- Electronics: Sensor or equivalent: being technologically fluent is important, and even more so when you have long Jump transit times. Being able to track down targets or scan things the first time through can save a huge amount of time otherwise wasted jumping to the wrong place.
- Electronics: Remote Operations, or similar: if you can't shoot a gun or aren't good at sneaking, or don't want to go down that scary laser-trap-filled hallway, have a drone or remote do it for you.
- Electronics: Computers: seeing a pattern here? Knowledge is power, and having super-future google-fu is useful, if for nothing else than to point you in the right direction.
- Gun Combat: somebody has to be able to shoot a gun.
- Mechanic or Engineer: someone has to keep the ship running. If no party member has it, hire someone who does.

You can probably get away without having a party member be a Face (Diplomat/Persuasion/Steward) or someone to wreck havoc on the local economy (Merchant/Broker), but those can be fun.

I wouldn't say that each character needs these, but in the lion's share of games it makes sense for at least one player to have these:
>Broker unless you got your ship for free, but useful even if you did
>Each Electronics subset (spreading these across players works best)
>Astrogation (unless your game isn't about a ship crew)
>Pilot (unless your game isn't about a ship crew)
>Drive/Flyer (based on what's regularly available)
>Seriously, MECHANIC

I'm going to call battle dress power armor in my game and there's nothing you can do to stop me.

Cool, do you have stats for boltguns or shoulder-mounted mininuke launchers?


Sure, although Traveller tends to distinguish between power armor and battle dress, which, you know, is fine, but sometimes a bit outdated, especially as slow, lumbering exoskeletons probably aren't TL14 tech, but something lowly TL9 could probably handle.

Of course, different settings handle things differently.

Speaking of which, Traveller TL generally assumes that Jump tech and Grav tech develops relatively soon, far earlier than fully sapient AI and before significant exo-planet colonization or possibly even before near-earth structures like large space elevator systems or a world-wide orbital solar panel rings are built. And it suggests that fusion power is right around the corner.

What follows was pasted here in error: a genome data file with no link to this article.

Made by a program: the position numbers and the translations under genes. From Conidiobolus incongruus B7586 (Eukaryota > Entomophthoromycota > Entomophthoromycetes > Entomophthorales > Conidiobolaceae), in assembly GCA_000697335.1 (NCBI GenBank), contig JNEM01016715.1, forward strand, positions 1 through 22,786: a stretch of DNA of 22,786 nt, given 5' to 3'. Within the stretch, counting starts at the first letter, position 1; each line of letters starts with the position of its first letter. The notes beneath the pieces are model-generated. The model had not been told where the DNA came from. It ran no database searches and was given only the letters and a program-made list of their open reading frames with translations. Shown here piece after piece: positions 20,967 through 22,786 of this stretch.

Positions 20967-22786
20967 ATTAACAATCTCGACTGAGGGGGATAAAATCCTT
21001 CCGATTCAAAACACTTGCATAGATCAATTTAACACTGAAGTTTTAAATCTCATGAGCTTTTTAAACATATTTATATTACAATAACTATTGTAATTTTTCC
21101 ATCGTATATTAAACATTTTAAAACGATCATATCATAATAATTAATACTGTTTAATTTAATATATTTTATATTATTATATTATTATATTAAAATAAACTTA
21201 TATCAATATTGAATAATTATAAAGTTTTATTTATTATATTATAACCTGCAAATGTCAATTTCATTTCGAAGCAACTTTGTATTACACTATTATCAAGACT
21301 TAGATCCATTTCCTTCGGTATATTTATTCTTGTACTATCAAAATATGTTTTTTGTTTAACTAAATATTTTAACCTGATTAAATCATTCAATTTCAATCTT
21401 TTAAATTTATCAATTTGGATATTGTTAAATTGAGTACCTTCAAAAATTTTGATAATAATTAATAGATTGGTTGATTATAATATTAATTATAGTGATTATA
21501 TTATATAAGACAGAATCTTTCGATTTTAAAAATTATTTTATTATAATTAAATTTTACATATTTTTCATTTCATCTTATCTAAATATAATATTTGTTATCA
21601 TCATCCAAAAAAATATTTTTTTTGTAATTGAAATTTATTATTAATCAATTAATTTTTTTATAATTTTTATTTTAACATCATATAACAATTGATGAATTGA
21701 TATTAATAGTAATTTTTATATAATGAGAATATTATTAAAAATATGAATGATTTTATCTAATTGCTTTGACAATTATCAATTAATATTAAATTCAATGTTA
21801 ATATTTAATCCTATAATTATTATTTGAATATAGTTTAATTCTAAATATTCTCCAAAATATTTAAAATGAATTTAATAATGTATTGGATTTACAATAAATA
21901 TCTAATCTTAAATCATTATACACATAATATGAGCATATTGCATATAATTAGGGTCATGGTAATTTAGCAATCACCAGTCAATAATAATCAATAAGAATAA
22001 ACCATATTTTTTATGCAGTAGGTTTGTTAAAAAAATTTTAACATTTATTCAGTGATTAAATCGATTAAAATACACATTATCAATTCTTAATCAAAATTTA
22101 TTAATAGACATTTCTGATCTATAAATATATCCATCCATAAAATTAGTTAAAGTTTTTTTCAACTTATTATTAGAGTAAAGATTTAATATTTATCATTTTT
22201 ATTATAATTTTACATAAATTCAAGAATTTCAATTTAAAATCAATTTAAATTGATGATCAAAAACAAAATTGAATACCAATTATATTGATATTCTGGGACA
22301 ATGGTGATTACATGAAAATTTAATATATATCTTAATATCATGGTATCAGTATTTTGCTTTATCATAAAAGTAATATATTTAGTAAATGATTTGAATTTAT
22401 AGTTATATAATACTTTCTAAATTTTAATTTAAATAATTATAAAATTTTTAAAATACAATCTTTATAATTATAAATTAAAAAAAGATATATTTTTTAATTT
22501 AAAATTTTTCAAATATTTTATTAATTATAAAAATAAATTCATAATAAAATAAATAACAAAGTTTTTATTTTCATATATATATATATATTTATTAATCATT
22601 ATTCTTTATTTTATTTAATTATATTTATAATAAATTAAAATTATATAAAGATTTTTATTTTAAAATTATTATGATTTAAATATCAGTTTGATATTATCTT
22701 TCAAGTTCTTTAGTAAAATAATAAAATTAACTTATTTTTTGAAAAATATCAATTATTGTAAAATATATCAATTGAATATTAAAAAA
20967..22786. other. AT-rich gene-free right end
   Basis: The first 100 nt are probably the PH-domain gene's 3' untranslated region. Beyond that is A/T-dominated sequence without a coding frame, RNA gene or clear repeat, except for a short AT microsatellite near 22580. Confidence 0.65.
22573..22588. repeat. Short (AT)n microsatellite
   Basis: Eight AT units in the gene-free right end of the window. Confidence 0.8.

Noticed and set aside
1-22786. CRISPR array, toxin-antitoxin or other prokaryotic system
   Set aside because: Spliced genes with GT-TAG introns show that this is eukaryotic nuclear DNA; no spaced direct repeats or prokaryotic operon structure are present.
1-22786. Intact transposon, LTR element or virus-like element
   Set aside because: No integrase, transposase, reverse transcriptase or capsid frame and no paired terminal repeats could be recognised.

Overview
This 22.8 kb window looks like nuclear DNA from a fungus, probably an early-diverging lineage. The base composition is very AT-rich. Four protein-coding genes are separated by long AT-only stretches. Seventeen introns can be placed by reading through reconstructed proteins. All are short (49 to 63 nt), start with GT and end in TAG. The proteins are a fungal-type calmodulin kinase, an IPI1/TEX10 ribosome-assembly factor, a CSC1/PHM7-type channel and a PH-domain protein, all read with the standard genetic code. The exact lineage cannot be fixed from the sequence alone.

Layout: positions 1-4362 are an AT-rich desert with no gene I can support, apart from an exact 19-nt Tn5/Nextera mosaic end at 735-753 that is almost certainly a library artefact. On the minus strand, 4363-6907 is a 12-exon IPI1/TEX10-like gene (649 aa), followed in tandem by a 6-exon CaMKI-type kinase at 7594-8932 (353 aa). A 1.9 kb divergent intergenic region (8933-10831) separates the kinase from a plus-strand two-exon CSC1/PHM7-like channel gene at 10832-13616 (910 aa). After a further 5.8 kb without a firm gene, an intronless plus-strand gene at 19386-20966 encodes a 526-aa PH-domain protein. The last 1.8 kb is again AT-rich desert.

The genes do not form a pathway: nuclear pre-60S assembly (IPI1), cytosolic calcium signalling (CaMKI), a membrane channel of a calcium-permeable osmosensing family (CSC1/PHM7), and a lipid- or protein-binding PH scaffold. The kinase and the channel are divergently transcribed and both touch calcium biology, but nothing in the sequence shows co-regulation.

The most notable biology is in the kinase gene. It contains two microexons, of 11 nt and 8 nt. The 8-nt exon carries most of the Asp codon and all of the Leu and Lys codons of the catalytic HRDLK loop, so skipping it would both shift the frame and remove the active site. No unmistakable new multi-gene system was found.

Which, you know, is probably not going to happen. I'm only a lowly biologist, but I find the idea that synthetic anagathics are 7 tech levels above fusion power, gravity tech and jump travel quite funny. While it's true that maximum human life span hasn't increased much over human history (relative to average life span), there's certainly room for improvement going forward, what with histone wrapping and codon replacement and all this interesting stuff just down the road.

>The darrians are about as space elfy as you can get.

The Darrians AS WRITTEN aren't space elves. The elf angle is just fan faggotry thanks to a few illos showing them with pointy ears.

>How do I avoid power gaming in Traveller?

Try being a better referee for starters. Your failure to impose consequences for the players' actions is directly responsible for play like this:

>3.) Players with good armor go planetside to a low tech world and faceroll everything

If your players are routinely stomping low tech planets and several other groups up to and including the Imperium don't eventually come gunning for them, you're a shitty referee and nothing more. The problem is with you and not the rules.

Actions HAVE consequences. Impose them instead of giving your players a reach around.

>>Broker unless you got your ship for free, but useful even if you did

Broker is perhaps the most misused skill in Classic and as such is a munchkin's favorite.

A broker puts buyers together with sellers which means a broker must be well informed about the LOCAL economy in question. A PC aboard a subsidized merchant flying a scheduled route can make a plausible case for being well informed about the economies of the worlds her visits. A PC aboard a tramp trader randomly traveling where cargoes and freight takes it CANNOT be well informed about the economies of the many worlds he visits.

As a referee, I routinely nerfed broker skills for PCs who could not have developed the information and contacts the skill requires.

There's always a bigger fish - escalate to them. After all, bounty hunters exist, and if a pirate group (read, my dads college gaming group) gets nasty enough, the Imperium will send the entire sector fleet after one single ship.

New file for the archive. The guy who wrote the Gray Book just released a re-write of FASA Trek under Cepheus.

In addition to what everyone else has said, it should be noted that a worlds tech level isn't necessarily a limit on what tech is *on* a world, just what tech that world can produce.
I remember the example given was a medieval king having a small cache of laser weapons, bought for an exorbitant price off a far trader.

Even if a world has a low tech base, the government might still be packing some nasty shit, especially if they have something valuable to export.
Also if it's a planet the PCs have raided before, or if word on their shenanigans gets out, low-tech worlds might be willing to shell out more for high-tech gear to protect themselves, an opportunity that won't go unnoticed by the local Free Traders.